CANADA: New Westminster bishop calls for action on climate

January 15, 2007

Canadian Anglican Bishop Michael Ingham of the Diocese of New Westminster has entered a national debate about climate change, giving support to environmentalists currently pressuring the British Columbia and Canadian governments to take action.

"Care of the Earth has become one of the most pressing, ethical, moral and spiritual issues of our time," Vancouver-based Ingham wrote in a letter to the premier of British Columbia, Gordon Campbell, calling on the provincial government to set binding provincial targets to reduce greenhouse gas emissions.

David Dranchuk, coordinator for societal ministry in Ingham's Diocese of New Westminster, said the inspiration came from actions in California where Governor Arnold Schwarzenegger has set some tough greenhouse gas controls in place, The Vancouver Sun newspaper reported on January 15.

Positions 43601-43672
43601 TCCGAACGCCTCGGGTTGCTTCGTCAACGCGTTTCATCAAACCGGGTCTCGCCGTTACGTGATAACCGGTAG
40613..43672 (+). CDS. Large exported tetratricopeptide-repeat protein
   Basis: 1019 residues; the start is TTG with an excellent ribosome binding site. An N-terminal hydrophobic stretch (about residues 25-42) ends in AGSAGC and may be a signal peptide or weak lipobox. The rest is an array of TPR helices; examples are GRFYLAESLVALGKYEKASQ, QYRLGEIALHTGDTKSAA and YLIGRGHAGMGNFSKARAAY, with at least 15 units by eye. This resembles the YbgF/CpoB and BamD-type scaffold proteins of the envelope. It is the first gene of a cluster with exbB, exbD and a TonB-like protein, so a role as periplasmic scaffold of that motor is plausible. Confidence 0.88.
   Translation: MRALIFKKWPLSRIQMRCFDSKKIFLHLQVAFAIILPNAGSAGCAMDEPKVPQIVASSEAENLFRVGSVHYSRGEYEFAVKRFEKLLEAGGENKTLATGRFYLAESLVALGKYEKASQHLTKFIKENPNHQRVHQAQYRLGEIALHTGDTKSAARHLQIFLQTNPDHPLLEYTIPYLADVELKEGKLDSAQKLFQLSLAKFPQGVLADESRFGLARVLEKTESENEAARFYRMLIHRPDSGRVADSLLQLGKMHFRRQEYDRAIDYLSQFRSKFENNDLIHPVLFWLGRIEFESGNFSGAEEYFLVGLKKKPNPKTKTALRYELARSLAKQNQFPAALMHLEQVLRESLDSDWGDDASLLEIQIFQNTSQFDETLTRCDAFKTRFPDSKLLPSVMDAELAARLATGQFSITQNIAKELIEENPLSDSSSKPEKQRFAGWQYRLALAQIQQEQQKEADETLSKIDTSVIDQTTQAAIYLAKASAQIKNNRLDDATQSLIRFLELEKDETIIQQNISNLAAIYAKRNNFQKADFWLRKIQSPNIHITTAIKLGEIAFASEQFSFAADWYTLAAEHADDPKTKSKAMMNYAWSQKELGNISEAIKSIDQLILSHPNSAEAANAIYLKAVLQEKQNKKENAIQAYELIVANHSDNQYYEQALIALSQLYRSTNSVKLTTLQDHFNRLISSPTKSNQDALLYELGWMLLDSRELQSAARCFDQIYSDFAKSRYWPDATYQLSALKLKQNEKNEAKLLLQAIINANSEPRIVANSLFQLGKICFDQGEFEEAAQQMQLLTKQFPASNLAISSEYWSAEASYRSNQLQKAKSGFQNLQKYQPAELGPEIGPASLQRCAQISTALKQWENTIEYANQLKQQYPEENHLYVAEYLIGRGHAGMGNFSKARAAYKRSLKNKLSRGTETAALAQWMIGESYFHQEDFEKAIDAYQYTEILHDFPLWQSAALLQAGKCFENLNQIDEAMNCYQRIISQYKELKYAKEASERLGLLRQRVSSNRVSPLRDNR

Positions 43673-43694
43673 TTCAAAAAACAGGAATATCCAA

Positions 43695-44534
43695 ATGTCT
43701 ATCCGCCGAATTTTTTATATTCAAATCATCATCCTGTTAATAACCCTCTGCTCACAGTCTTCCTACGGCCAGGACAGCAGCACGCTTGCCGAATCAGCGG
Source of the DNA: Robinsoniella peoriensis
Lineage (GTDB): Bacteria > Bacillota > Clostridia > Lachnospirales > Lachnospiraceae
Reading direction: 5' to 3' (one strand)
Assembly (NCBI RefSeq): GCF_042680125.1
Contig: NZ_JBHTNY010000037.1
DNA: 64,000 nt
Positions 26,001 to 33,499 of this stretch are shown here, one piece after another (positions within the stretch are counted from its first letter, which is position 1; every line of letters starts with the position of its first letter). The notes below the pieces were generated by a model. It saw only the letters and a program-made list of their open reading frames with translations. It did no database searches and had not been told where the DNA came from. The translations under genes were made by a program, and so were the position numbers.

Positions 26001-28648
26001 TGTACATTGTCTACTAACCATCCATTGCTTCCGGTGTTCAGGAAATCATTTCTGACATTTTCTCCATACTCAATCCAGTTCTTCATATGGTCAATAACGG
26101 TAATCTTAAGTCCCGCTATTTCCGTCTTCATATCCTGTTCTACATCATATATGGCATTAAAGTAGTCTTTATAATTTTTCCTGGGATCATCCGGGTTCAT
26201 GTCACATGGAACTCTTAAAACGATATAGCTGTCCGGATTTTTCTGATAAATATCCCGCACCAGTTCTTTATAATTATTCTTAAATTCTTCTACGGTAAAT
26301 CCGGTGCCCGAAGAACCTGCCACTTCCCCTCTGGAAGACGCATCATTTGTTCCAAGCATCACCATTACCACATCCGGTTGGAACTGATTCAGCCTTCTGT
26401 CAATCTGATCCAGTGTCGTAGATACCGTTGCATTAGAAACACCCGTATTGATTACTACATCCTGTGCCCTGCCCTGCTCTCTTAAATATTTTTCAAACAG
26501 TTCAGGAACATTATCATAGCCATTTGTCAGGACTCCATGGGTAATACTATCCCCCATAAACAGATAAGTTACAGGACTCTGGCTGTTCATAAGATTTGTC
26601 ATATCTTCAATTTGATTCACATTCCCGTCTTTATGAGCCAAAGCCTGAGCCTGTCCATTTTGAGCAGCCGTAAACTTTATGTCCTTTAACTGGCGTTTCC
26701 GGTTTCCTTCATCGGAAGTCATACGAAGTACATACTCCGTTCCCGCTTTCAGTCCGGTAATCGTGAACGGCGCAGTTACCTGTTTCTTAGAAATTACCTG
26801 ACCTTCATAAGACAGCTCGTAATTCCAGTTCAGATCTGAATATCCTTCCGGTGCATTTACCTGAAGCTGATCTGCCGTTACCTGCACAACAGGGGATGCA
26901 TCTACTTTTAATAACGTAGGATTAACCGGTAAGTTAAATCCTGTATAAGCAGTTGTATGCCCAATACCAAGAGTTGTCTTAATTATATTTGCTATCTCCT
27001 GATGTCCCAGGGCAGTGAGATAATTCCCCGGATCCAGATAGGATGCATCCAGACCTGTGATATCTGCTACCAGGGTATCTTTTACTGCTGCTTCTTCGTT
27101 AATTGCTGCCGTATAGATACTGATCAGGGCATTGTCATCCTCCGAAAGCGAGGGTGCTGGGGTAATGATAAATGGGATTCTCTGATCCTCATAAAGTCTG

"We're called to honor and protect God's creation, so we think there's an expectation for churches and all faith communities to exercise some leadership," said Dranchuk. "Leadership means concrete action not just pious God talk."

Ingham, who is known for his role in allowing congregations to bless same-gender unions, criticized targets supported by Canada and the United States on gas emissions linked to relative productivity or economic output.

Campbell, leader of the British Columbia Liberal Party, welcomed Ingham's initiative, saying that Church support for the environment is a "hopeful sign." However, he has offered no plan of action by his provincial government.

Canadian Prime Minister Stephen Harper's minority Conservative-led government had been accused of weakening efforts to control greenhouse gases and abandoning Canada's commitment to the Kyoto Protocol, which binds 35 industrialized nations to reduce emissions. Early in January, however, Harper appointed a new environment minister and pledged to do "a lot more" on climate change.

Ingham said "absolute reductions" in greenhouse gas emissions are needed. "We believe the targets must be based on the best possible science in terms of what is required to stabilize the climate," he wrote.